This web page uses its own cookies and the third-party cookies to collect the information which help us make the service as good as possible. By no means is our intention to use it for gathering personal data.

More information

Traditions and legends

Traditions and legends

Traditions and legends

As a complete feast, Holy Week is surrounded by legends that walk in parallel with the documented history. These are popular traditions that bring an aura of mystery to the celebration and to the devotion to certain images. Despite lacking a historical record, these legends are an essential part of the celebration. Here are some of the many that exist.


A city with such a maritime tradition as Málaga could not be without a legend linked to fishermen. According to the story, a group of fishermen were at sea fishing when they were surprised by a sudden storm that swept them away from the coast. Despite all their efforts they were unable to control the boat and get back to land. Under menacing black clouds and in the midst of enormous waves, they entrusted their souls to the Lord, sure that their end was near. However, after their prayers, a ray of light lit the Heavens and, in the midst of the waves, a calm appeared and in it a sculpture of a Christ Crucified could be seen. The seamen immediately steered their boat towards the image and when they rescued the piece from the sea, they saw that blood was flowing from Christ's side. The storm finally blew itself out and they were able to return to land safe and sound with the image of Christ Crucified, which was taken to the old Convent de la Merced where it has been venerated since as the Cristo de la Sangre (Christ of Blood).


It is said that in times of Charles III a serious epidemic of plague struck the city and a great many people died. Those who did survive where so weak that it was almost impossible for them to hold the processions to pray for the end of the epidemic. One of the places where the disease was not so virulent was the prison. The prisoners, knowing what was happening outside the walls that held them captive, asked the prison governor for permission to carry the image of Christ named Nuestro Padre Jesús "El Rico" in procession. When the authorities refused, based on the well-founded fear that the prisoners would take advantage of the occasion to escape, the prisoners decided to rebel. They did and carried the image in a procession. When the procession had finished, all of the prisoners returned except one, who came back the next day with a sculpture of the head of St. John the Baptist, which he placed beside the bed of a cell mate who was ill. The prisoner, like the rest of the population of Málaga, recovered a few days later.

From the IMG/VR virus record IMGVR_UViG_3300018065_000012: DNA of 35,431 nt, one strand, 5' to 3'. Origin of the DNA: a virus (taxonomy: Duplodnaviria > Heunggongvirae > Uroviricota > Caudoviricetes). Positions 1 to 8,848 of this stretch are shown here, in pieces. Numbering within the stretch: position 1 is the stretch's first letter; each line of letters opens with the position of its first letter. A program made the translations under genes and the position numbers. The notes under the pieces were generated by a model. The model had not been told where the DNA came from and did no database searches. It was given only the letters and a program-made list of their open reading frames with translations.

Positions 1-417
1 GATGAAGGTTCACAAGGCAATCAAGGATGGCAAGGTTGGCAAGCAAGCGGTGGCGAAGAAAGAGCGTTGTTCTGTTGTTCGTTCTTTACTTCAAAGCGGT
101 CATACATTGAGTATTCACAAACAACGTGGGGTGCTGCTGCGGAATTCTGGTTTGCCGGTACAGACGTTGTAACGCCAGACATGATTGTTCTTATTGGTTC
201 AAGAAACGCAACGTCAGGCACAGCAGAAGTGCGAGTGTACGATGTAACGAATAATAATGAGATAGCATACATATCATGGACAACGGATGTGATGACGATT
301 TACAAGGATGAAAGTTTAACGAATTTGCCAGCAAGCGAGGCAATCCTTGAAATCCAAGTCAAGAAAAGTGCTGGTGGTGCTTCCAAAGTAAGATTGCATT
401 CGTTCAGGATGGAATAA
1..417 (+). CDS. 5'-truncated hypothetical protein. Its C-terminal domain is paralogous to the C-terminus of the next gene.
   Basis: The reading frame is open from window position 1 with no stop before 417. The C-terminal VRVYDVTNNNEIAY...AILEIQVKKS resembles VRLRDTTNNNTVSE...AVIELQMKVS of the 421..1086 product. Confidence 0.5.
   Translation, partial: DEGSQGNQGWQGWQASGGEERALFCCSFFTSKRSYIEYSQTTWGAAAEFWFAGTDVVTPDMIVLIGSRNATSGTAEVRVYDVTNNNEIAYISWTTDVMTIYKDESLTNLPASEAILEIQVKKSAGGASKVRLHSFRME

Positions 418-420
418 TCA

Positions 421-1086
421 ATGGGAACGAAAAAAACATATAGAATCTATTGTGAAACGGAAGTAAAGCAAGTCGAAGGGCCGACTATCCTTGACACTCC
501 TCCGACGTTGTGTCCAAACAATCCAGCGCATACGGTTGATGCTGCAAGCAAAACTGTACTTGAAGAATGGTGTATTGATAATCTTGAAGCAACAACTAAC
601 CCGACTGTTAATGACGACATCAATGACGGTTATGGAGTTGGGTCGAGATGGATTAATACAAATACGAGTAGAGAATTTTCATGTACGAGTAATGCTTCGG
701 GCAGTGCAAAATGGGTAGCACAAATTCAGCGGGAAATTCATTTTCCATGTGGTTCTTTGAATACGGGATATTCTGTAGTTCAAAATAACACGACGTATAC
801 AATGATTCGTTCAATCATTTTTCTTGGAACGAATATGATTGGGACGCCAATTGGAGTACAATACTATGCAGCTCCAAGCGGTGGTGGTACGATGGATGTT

The King, moved by the generous action of the prisoners, issued a Decree by which, every year during the procession of Jesus el Rico, a prisoner would be set free. This tradition has continued to this day. So every year, on Holy Wednesday, a solemn ceremony is celebrated at the image of Jesus of Nazareth. Kneeling, the inmate receives the blessing of the image, after which he is freed, and as is the tradition, he accompanies the image in its procession through the streets of Málaga.

Cirio - semana santa